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EnviroNorth > Darwin-Kakadu > Fire > Ban Ban Springs station

Fire management at Ban Ban Springs station

By Tom Starr, former manager Ban Ban Springs
From Savanna Burning—Understanding and Using Fire in Northern Australia, Tropical Savannas CRC, Darwin 2001

Ban Ban Springs cattle station, south-east of DarwinBan Ban Springs cattle station, south-east of Darwin

My 14 years of experience at Ban Ban Springs about 130 km south-east of Darwin illustrate one way that a range of fire-related issues can be dealt with practically.

Ban Ban Springs receives an average 1200 mm rainfall. The topography varies between high, steep ridges in the east and west and the extensive flood plain along the Margaret and McKinlay rivers. The open savanna woodlands have a typical Top End overstorey of trees and shrubs over kangaroo grass (Themeda triandra), but with annual and perennial sorghums (Sorghum spp.). Cattle graze these native pastures at stocking rates of about one beast to 10 ha in relatively large paddocks (3000–15,000 ha).

Tom Starr, left, former manager of Ban Ban SpringsTom Starr (left), former manager, Ban Ban Springs

Our fire management

Our burning regime revolves around extensive burning during the early to mid-dry season, coupled with selective wet season burning to control tree saplings and the Sorghum grasses. However, if stocking rates are too heavy (over 1:10 ha), repeated dry season burning can rapidly deplete pastures — within three seasons. High grazing pressure also favours growth of shrubs and trees as well as introduced weeds.

Ideally we burn about one-third of the grazed part of the property each year in the late wet season or early dry season (March-May) giving a three-year cycle.

Practically, it has been possible to burn about half of each paddock, although wildfires can upset the intended burning regime.

Burning on Ban Ban can be opportunistic and generally takes place before the ground has dried sufficiently to grade firebreaks. We make use of the Bushfires Council helicopter to drop incendiaries when access to the country is still limited. An aerial drip torch is used to ensure that secure burnt lines are established in areas that are too wet or green for effective incendiary ignition.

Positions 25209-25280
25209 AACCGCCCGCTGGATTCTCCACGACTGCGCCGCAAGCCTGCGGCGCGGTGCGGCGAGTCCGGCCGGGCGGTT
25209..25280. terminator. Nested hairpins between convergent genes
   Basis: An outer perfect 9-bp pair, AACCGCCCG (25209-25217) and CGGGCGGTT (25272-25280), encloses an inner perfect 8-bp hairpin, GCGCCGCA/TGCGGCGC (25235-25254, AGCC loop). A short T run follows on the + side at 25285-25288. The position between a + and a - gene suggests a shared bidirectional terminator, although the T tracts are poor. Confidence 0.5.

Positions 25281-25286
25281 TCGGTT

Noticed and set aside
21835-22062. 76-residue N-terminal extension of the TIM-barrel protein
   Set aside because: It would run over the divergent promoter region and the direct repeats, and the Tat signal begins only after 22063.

Fire and grazing

Grazing the breeding herd on this combination of burnt and unburnt pastures allows us to wean calves earlier in the dry season so that the breeding cows maintain better condition later into the season and so conceive earlier.

Fire used in this way also helps to even out the grazing pressure as cattle prefer to graze young, short, green pasture that is provided by burning and, to a lesser degree, by grazing. Grazing pressure is shifted dramatically within days to the burnt areas where it is common to find 90% or more of the stock. This provides another advantage; our stock are concentrated and so easier to muster.

Late dry-season fire is an effective means of controlling woody weeds, but the paddock should be lightly stocked (one beast to 30 ha) to build up grassy fuel loads for the high-intensity fire needed. These kinds of burn should take place after rainfall of at least 100 mm or at the onset of the full wet season to reduce the risk of total pasture depletion and to encourage rapid pasture regrowth.

Fire history maps from the Bushfires Council NT help us with planning and monitoring. Knowing where the burnt areas are saves time and resources when combating wildfire later in the dry season.